You can never go home. You can never leave it either.
Home and identity are consistent themes in Trisha Low’s Socialist Realism, a book-length essay tracing the author's moves west in search of more personally meaningful circumstances. The book’s fragmented narrative offers piercing reflections full of intellectual power and personal resonance, peering at once inside and outside herself to try to make sense of a vitally uncertain world.
Socialist Realism traces Low’s childhood, adolescence, and early adulthood through recollections, reflections, and art criticism, as well as musings on relationships, family, and politics. It all adds up to a work that defies normativity pretty much in every way, as she moves with a kind of vulnerable virtuosity from one illuminating entry to the next. Though she avoids dealing in definites, the idea of home remains in the background (and sometimes the foreground) throughout, as a constant supporting character. "I would say," Low told VICE, "that, emotionally, home is like the ideal...of solace, but it's not necessarily the reality of solace for many people." For Low, both home and identity are fluid concepts; Low continues, "I think that part of what my book is struggling with is this sense that identity has become more static; like, it has become a feeling of sameness."
And both home and identity, and how they manifest, can be complicated or clouded by desire—which in Low's mind, is a positive thing. To her, desire can also be a stand-in for engagement. She explains, "The best example that I can think of in the book is probably that...figure of the fangirl. This idea that a desire for Harry Styles might actually belie a kind of fledgling political desire to recognize the kinds of oppressions there are towards femininity in women's lives. Like this desire for something better. If we focus too much on desire as being good or bad then it's very easy for that to lead to political disenchantment."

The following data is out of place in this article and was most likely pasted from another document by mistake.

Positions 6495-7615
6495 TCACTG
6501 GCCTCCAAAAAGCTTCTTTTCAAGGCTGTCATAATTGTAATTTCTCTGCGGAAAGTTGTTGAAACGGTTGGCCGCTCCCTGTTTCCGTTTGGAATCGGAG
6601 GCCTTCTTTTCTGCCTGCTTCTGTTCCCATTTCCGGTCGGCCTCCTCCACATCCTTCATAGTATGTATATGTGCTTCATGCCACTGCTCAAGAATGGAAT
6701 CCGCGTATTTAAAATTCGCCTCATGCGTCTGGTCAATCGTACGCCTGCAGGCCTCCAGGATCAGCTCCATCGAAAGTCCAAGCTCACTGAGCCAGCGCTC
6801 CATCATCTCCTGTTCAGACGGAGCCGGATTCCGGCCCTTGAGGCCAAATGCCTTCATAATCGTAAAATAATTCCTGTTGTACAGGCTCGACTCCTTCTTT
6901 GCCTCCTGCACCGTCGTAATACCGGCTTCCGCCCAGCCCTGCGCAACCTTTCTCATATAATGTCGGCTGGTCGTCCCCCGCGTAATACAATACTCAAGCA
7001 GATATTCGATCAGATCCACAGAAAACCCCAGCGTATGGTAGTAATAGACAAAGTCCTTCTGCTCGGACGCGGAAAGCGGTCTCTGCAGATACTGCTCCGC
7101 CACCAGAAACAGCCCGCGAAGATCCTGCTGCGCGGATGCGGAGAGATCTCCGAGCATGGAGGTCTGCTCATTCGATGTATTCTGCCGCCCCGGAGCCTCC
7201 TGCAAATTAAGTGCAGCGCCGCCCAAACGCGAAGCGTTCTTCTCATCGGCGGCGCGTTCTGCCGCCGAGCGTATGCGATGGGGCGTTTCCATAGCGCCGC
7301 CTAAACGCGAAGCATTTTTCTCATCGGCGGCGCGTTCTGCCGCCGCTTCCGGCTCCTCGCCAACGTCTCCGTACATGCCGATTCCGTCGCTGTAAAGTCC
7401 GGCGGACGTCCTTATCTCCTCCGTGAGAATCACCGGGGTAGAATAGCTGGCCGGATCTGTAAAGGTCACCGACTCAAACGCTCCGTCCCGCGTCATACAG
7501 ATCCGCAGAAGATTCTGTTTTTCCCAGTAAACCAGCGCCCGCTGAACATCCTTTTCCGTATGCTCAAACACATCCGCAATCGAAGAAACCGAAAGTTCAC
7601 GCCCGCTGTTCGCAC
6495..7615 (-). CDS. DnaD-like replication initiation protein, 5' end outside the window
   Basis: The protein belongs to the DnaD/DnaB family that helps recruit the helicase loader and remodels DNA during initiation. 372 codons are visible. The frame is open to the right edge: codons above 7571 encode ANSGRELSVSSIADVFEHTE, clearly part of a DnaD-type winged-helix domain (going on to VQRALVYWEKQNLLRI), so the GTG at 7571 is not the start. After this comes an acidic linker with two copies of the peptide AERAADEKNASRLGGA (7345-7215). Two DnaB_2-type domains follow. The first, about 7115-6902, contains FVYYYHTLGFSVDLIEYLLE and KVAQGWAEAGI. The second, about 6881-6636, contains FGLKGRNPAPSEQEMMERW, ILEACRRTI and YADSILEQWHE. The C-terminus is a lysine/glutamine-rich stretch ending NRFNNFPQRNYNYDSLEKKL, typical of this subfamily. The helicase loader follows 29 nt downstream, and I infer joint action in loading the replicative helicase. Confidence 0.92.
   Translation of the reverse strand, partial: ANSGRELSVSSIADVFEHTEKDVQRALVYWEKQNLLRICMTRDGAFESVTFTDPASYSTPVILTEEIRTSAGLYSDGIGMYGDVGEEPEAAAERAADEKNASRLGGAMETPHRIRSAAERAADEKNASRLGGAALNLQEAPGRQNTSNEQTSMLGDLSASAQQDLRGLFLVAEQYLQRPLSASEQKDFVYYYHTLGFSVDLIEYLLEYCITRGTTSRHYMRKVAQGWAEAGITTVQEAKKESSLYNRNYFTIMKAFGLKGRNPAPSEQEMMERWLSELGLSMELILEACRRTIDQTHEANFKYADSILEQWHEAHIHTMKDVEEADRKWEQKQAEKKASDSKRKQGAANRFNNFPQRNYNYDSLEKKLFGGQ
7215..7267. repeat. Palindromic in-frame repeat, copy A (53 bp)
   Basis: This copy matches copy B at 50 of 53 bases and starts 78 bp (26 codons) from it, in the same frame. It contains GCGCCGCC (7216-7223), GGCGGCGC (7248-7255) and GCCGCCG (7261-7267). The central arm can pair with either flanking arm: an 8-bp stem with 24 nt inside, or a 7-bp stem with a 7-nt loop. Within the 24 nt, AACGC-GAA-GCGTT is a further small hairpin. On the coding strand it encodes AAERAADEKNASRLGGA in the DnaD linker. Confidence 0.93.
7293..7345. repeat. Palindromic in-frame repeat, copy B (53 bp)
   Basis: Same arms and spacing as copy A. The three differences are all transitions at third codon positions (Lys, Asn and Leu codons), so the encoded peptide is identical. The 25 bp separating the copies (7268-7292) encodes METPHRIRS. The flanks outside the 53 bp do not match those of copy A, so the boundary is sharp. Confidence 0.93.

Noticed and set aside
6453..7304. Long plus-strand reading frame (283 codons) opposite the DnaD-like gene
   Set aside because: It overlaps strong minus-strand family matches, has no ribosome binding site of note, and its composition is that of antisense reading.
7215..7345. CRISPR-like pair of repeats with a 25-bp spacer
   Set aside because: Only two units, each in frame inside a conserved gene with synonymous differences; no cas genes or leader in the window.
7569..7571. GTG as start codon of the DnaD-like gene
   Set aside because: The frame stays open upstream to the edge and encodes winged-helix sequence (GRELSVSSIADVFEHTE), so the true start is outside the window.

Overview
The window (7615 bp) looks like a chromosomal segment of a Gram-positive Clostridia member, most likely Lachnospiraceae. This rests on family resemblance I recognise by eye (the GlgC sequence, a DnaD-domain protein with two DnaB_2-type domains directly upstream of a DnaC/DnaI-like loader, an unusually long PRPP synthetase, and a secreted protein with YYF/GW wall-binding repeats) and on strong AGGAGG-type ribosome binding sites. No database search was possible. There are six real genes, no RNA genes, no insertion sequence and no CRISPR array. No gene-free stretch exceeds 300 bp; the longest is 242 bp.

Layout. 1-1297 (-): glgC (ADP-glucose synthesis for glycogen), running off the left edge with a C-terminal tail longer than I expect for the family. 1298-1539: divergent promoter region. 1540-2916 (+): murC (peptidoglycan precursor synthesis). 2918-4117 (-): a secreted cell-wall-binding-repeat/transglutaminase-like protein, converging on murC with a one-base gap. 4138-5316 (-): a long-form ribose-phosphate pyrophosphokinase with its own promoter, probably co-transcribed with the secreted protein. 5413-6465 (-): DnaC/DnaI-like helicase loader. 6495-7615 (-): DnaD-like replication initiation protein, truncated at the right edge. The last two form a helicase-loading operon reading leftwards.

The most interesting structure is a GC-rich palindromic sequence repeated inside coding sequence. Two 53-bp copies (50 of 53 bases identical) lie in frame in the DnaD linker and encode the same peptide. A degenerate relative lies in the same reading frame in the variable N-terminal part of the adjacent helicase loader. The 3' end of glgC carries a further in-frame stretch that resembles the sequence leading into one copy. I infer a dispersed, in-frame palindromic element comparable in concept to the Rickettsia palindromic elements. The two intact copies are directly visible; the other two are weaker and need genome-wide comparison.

Amidst the swirl of ideas and desires in the book, the confessional tone is perhaps the most striking. There’s a reassuring, anxious intimacy running through it, which can be confusing, because all the confessional sections aren't quite true. What’s true and what’s fictional are blurred on purpose, Low says, because, "People seem to think about it [the confessional] as an authentic mode, like it's a mode that contains truth, whereas for me I really see it as...like interplay of fantasy and reality...I would use the term confessional...because it's both true and not true."
Then there’s nostalgia, muddler of true and not true, always elbowing in on our sense of home and identity. Low writes about the professor Svetlana Boym, who held that nostalgia was a product of capitalism because capitalism’s fixation on progress allowed no "space of experience," no place of reflection. Capitalism, Low continues, leaves us "a future that promises us everything but the solace for which we long."
So yes, art and politics are also central to Low’s book. And art and politics may not be the same thing, but they do overlap, and that’s where the title of the book comes in. Socialist realism, to Low, is a stand-in for a vision of what a more perfect home and identity could be in the future. Low references art historian Robert Bird’s notion that what these artists "painted or sculpted or created were not idealized versions of their current reality; they were imperfect images that evoked the perfect unknown."
So, how does one get to the perfect unknown? Lots of first steps.
In Socialist Realism, home and identity are made up of first steps, then more first steps. And it might always be only first steps, and there might not be a perfect unknown. And the future seems impossible. And desire and hunger drive you forward to an ideal that will inevitably be less than ideal. Which is all to say home can be where you actually are, where you’re trying to get to, or where you’ll never be.